French curve

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A French curve is a template usually made from metal, wood or plastic composed of many different curves. It is used in manual drafting to draw smooth curves of varying radii. The shapes are segments of the Euler spiral or clothoid curve. The curve is placed on the drawing material, and a pencil, knife or other implement is traced around its curves to produce the desired result.

Modern successors[edit]

As modern computer-aided design (CAD) systems use vector-based graphics to achieve a precise radius, mechanical templates (and most mechanical drawing techniques) have become obsolete. Digital computers can also be used to generate a set of coordinates that accurately describe an arbitrary curve, and the points can be connected with line segments to approximate the curve with a high degree of accuracy. Some computer-graphics systems make use of Bézier curves, which allow a curve to be bent in real time on a display screen to follow a set of coordinates, much in the way a French curve would be placed on a set of three or four points on paper.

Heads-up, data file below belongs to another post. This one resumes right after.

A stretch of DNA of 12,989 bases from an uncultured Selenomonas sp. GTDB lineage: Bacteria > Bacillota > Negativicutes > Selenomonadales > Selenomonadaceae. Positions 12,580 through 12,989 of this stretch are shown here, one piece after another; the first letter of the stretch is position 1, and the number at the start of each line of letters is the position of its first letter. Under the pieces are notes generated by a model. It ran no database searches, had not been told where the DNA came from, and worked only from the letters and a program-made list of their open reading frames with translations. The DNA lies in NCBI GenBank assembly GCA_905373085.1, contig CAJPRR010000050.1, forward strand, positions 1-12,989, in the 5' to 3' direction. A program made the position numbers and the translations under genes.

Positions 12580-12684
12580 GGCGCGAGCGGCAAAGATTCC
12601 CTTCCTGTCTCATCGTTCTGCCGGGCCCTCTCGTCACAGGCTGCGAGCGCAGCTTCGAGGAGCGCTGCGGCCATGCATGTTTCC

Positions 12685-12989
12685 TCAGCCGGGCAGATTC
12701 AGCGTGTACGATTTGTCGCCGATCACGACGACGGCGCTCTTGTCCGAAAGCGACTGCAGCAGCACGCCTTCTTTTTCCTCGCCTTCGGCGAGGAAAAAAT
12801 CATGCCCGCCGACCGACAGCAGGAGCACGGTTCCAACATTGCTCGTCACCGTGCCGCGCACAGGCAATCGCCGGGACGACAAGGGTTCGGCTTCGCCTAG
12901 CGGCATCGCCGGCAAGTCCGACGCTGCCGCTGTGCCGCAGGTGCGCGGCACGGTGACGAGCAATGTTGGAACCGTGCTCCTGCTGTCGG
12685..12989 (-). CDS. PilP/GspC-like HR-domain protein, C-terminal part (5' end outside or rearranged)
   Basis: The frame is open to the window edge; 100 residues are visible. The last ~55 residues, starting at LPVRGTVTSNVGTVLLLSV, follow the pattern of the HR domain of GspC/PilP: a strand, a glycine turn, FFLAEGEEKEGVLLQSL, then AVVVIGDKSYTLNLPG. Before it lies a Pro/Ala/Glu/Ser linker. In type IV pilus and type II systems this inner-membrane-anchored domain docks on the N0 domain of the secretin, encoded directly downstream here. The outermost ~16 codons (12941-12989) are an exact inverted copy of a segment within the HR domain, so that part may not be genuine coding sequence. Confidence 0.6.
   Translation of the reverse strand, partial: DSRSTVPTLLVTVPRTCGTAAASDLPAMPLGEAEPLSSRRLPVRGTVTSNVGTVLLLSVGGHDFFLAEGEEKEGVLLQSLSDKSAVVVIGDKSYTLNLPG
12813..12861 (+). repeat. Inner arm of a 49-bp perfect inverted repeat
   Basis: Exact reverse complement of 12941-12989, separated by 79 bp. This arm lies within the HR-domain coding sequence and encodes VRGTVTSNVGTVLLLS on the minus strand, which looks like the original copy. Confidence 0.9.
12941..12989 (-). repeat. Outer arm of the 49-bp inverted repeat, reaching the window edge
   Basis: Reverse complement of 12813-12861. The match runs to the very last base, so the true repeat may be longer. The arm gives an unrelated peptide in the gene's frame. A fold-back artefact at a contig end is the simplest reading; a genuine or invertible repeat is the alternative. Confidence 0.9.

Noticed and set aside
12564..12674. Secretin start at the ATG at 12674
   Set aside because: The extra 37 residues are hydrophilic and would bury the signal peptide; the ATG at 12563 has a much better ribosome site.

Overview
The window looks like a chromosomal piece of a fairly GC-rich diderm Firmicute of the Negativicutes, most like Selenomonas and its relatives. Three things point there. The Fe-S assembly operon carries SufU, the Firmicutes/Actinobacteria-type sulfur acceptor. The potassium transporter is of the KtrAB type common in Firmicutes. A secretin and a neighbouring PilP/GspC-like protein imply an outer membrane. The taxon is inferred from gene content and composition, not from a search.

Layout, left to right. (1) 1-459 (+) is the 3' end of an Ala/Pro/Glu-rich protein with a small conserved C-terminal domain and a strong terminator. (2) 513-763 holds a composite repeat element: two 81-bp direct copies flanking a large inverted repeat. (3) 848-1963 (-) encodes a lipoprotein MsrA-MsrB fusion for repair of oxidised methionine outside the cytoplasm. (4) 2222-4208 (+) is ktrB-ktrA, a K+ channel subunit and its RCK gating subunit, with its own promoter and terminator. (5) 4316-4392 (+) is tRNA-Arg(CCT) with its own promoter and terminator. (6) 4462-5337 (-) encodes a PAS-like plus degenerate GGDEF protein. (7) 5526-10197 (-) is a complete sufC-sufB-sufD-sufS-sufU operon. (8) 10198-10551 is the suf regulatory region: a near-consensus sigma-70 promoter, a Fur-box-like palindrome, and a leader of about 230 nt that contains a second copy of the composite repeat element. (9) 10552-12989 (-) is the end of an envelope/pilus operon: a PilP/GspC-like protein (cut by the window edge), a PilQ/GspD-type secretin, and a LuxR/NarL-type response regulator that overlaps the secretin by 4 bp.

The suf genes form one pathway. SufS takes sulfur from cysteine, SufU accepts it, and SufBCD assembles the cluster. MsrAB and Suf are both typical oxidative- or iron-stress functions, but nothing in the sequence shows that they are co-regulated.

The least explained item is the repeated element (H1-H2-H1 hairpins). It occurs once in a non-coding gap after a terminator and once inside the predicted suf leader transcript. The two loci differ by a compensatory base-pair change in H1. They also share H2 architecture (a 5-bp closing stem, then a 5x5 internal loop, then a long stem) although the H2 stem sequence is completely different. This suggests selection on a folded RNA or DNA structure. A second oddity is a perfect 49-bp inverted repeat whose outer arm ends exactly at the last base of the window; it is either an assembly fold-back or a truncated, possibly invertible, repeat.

See also[edit]

  • Flat spline – A long flexible batten used to produce a fair curve through a set of points
  • Lesbian rule – A flexible strip of lead that could be bent to the curves of a molding, and used to measure or reproduce irregular curves
  • Ruler – An instrument used to measure distances or to rule straight lines
  • Technical drawing tool – Tools and instruments used for accurate and precise manual draughting

References[edit]

  1. ^ "Drawing tools – French curves".

External links[edit]